My first experience of the Archie Bronson Outfit was around two years ago in a packed and uncomfortably humid marquee, the elements raging around us in exactly the kind of manner you might expect given our location in the Black Mountains. It was a charged, enlivening performance, drawing on all that is murky and raw about rock music, effectively echoing the torrential downpour taking place outside in the process. Pity those that came by the tent looking for some kind of respite, for the brutal spell of ABO’s live show offered nothing of the sort.
The trio’s third album similarly makes little concessions to the casual listener; in adhering to its creators’ twisted visions so precisely, it demands your attention from the outset – that kitschy cover art might come off cute, but don’t let it fool you. Coconut is a fierce, abrasive work; crack it open and it isn’t sweetness you’ll find within, but a bracing set of compositions ranging from the furious to the oddly affecting in tone.
‘Magnetic Warrior’ gets things going, falling somewhere between the two camps: a thick, churning guitar riff over which Sam Windett’s unhinged vocal implores “Don’t let yourself fall apart!”, a well-meaning but ultimately demented mantra. Replete with rolling layers of tribal percussion and siren-like washes of noise, it’s a gripping introduction to the album, though immediately bettered by the subsequent ‘Shark’s Tooth’, which marries all these ballsy sonic moves to a poppy hook. All slithering, insidious guitars propelled by a bassline that feels lifted straight out of Joy Division in their pomp (see also the pleasingly onomatopoeic ‘Chunk’), it’s admittedly unlikely to go chart-bothering anytime soon.
ABO have long been considered in terms of vitriol and claustrophobia, and while Coconut is strewn with plenty of both – get a load of ‘Wild Strawberries’ or the nightmarish pagan whirlwind ‘You Have a Right to Mountain Life’ – they’re not opposed to letting a little light in on occasion, often resulting in some of their most memorable songs. Flanked by unholy buzzsaw sound effects it might be, ‘Bite It & Believe It’ is essentially a big, airy melody that might be the simplest, saddest thing the band have ever done. Indeed, when Windett sings “Don’t tell me I’ve no feeling”, he could almost be addressing those that accuse the band of lacking due heart. He’s not, of course (he’s rebuking a former lover, I think), but the sentiment remains.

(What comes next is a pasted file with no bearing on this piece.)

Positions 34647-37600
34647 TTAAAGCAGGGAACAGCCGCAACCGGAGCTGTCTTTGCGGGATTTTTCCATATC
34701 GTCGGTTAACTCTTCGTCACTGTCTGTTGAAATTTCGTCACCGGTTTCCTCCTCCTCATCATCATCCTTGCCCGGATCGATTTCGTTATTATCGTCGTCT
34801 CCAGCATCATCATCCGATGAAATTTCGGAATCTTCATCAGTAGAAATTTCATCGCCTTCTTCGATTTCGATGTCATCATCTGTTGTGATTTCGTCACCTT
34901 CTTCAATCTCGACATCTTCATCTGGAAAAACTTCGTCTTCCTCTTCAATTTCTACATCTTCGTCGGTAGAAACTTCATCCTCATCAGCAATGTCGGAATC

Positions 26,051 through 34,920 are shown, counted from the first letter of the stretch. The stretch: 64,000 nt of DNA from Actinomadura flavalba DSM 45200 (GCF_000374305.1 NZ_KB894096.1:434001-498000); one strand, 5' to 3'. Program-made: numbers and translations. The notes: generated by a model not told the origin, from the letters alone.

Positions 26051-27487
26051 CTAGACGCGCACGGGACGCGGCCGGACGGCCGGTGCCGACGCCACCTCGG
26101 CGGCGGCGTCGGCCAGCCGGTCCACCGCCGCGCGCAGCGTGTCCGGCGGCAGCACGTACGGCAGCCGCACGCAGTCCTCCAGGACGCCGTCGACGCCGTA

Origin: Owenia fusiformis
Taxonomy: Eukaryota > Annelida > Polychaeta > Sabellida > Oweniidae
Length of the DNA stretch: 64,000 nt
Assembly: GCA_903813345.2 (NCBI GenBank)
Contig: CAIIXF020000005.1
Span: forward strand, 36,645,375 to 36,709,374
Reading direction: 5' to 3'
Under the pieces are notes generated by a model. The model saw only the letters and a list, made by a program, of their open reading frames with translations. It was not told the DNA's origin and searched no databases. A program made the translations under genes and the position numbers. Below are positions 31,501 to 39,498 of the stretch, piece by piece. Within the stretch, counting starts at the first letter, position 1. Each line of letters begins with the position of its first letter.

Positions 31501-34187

The brakes stay on for ‘Hunt You Down’, where pretty clockwork melodies belie wicked turns of phrase (“Oh, I’m gonna hunt you down / I’m gonna hunker down / I’ve got a hunger, now”), though the careening flurries of noise return to close out Coconut with a massive one-two salvo comprising ‘Harness (Bliss)’ and ‘Run Gospel Singer’. The former erupts into a thunderous two note riff about a minute in – the kind that would likely find comparatively wizened old rockers from Josh Homme to Roky Erikson nodding in uniform approval – from which point on the album never really lets up. ‘Run Gospel Singer’ is even better; a loping two and a half minutes that becomes ever more expansive as it marches on, female backing vocals adding shade to a crowded but never overtly busy palette.
Coconut, then, is a baffling, dirty, even exhausting listen at times, but never less than engaging throughout. When it peaks it exudes wild, untrammelled invention – an explosion of ideas barely kept in check by its makers, but kept in check all the same. That’s the thrill of it, really; to want for any more would just be selfish.
8James Skinner's Score